On Saturday, the world of entertainment lost an inimitable personality in the form of Chadwick Boseman, most famous for his role as King T'Challa in the ground-breaking 2018 film Black Panther. Boseman was just 43 when he died from colon cancer. His death sparked an outpouring of grief around the world – a testament not just to his popularity and celebrity status but also to the circumstances of his passing and the extraordinary times in which we live.
There is no such thing as a timely death, but the fact that Boseman departed in the prime of his life came as a shock to many. Few outside of his most intimate circle had known about his diagnosis with cancer until the day it claimed his life. That he had kept his health condition so private speaks volumes about his humility and the respect those around him gave him, particularly in an era in which those of celebrity status are under unrelenting pressure to do the opposite. It is a difficult thing to live through one's twilight years knowing that that is the case, but Boseman did so with quiet dignity and grace.
The post issued through Boseman's Twitter account announcing his death and memorialising him was the most "liked" tweet in the social media platform's 14-year history. It is an irony that this post-mortem shot brought a greater burst of attention than any tweet Boseman made while alive, but it is nonetheless an apt reminder of the reach and cultural impact of his work. As many of his would-be fans will have realised this week, you don't know what you've got until it's gone.
Boseman is not the only celebrity, or even the only film personality, to have died this year. Indian actors Rishi Kapoor and Irrfan Khan, and English thespian Ben Cross, are among those who lost the battle to cancer as well. They left behind an extensive body of work and etched their names in history. Boseman's seismic impact stands out, however, because it shook so many largely through just one role.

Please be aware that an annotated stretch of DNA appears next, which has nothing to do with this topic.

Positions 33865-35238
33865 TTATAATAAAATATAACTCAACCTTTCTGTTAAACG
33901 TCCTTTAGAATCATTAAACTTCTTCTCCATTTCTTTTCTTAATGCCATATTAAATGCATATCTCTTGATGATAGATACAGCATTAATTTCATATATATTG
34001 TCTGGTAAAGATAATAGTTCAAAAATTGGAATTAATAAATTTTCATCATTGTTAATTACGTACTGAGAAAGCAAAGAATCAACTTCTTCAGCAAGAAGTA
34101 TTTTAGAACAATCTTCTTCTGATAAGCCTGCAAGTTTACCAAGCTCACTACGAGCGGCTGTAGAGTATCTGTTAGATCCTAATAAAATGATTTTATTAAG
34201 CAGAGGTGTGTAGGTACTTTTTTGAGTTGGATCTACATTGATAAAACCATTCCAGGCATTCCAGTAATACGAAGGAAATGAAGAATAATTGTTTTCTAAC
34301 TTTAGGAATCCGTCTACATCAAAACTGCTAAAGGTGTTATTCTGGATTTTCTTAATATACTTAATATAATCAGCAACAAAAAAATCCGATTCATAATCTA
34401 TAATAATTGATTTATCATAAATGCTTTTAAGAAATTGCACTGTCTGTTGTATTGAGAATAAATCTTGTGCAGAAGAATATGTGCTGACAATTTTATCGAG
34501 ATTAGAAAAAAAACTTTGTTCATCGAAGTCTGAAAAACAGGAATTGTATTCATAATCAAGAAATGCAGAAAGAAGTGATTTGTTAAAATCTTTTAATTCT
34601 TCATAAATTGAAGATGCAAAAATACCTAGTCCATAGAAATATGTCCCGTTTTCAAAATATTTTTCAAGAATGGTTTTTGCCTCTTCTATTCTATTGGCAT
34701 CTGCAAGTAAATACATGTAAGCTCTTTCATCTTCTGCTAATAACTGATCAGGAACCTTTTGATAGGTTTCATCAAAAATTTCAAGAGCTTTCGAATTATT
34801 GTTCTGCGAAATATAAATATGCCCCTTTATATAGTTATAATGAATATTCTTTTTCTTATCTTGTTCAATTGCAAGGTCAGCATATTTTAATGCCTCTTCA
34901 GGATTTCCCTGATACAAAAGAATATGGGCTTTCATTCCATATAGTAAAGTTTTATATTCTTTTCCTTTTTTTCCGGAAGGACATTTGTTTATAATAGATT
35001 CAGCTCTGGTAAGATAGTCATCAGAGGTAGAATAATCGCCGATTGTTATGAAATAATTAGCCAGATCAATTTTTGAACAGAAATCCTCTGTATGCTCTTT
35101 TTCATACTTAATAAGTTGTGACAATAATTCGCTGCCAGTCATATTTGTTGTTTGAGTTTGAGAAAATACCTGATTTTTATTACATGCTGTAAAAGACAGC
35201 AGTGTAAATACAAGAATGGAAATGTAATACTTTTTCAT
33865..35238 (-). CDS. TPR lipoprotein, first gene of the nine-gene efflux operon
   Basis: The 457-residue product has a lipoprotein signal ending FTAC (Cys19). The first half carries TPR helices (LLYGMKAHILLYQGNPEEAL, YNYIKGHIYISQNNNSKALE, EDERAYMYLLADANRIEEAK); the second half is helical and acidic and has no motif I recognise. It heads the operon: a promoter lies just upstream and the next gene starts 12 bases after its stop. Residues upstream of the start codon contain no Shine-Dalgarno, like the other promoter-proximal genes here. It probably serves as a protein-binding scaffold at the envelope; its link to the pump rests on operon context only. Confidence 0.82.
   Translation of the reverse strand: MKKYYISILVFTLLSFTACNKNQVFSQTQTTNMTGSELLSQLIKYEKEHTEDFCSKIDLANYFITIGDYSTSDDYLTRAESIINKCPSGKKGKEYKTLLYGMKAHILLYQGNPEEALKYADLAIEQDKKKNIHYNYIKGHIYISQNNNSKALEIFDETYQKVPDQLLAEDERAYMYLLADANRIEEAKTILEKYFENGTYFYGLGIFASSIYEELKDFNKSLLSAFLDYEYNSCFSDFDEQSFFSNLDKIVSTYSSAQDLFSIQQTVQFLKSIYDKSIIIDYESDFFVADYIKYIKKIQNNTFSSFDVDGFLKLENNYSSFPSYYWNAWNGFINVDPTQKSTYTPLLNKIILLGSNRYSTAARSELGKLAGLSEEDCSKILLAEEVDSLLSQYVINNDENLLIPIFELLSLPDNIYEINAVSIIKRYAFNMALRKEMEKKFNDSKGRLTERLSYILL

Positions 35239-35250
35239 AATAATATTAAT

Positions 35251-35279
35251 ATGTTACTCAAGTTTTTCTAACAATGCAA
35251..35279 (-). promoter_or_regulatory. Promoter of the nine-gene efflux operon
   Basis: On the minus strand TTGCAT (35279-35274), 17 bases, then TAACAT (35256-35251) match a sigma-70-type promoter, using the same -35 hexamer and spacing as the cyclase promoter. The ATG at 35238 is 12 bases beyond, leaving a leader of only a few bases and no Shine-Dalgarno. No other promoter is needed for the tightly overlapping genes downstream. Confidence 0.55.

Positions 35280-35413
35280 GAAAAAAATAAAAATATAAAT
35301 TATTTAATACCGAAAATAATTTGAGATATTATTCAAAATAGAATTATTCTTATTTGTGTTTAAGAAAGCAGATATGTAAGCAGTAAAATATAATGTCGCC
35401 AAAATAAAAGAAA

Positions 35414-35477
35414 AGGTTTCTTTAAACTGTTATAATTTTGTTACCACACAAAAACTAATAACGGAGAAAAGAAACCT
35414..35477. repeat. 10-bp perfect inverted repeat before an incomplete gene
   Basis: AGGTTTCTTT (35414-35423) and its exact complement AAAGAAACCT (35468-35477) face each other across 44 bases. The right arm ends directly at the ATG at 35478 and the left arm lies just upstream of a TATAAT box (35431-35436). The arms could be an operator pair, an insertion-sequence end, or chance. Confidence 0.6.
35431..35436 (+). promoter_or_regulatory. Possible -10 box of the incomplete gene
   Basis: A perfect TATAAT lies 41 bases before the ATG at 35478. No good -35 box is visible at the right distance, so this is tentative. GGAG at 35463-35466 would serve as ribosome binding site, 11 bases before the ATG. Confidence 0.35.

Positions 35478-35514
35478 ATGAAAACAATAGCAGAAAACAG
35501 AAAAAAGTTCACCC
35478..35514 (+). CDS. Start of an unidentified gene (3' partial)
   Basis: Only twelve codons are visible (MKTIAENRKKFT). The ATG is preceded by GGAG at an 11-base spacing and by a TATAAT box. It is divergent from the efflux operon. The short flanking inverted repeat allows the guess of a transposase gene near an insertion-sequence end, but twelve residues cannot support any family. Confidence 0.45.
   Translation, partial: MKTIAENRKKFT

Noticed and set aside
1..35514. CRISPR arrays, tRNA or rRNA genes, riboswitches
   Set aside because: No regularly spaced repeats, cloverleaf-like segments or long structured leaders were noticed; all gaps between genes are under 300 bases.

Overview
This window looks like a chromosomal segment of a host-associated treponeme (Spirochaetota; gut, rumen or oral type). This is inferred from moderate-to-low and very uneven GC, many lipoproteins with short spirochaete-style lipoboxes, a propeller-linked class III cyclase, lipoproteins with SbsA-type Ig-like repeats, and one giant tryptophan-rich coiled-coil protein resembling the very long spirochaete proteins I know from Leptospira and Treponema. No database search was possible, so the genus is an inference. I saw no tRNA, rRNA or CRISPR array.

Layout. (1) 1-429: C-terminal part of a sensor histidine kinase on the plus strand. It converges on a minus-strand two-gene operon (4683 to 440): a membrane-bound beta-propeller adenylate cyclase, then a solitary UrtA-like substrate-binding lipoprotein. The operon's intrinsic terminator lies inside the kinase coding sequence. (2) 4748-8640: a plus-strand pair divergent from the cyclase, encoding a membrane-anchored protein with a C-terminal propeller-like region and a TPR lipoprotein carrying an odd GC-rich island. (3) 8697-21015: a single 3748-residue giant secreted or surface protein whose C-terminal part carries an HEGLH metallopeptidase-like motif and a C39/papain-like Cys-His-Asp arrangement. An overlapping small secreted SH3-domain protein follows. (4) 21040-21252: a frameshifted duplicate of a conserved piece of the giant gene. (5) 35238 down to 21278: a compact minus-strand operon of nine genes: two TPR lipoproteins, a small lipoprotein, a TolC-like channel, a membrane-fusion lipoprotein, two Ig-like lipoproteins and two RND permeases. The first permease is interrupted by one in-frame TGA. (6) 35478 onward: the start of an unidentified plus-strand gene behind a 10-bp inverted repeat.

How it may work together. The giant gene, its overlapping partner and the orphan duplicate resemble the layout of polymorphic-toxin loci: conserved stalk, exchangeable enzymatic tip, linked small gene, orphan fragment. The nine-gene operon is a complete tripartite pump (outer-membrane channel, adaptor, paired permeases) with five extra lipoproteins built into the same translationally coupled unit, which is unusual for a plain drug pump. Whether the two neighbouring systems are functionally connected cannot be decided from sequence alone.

Boseman portrayed great real-life figures, including baseball player Jackie Robinson and musician James Brown, in previous works. But his character in Black Panther – that of a fictional black king ruling a fictional African kingdom named Wakanda, which represents the best a nation could hope for – resonates deeply in the present moment of global inequality and race consciousness. It would hardly be an exaggeration to suggest that the film really captures the zeitgeist. The first blockbuster of such magnitude about a black superhero, it cuts through the depressive nature of such heavy topics and speaks to the aspirations on the other side.
It also reminds us by way of counterfactual that we do not yet live in a post-racial world.
The year 2020 has seen people, irrespective of race, come together and mourn the deaths of other black figures, such as basketball player Kobe Bryant, and politician and civil rights activist John Lewis. But 2020 also witnessed the killing of George Floyd, an African-American, at the hands of a white American policeman. There have been countless incidents of police brutality against people of colour around the world before Floyd's murder and – tragically – there likely will be more to come.
The fact that these incidents have led to such wide anguish, for people from all walks of life, ought to give us some hope – and the impetus to work even harder in stamping out racial prejudice from our hearts, minds and societies.
Hopefully, Boseman’s characters – in real life and in reel life – will serve to appeal to and inspire the better angels of our nature in the years to come.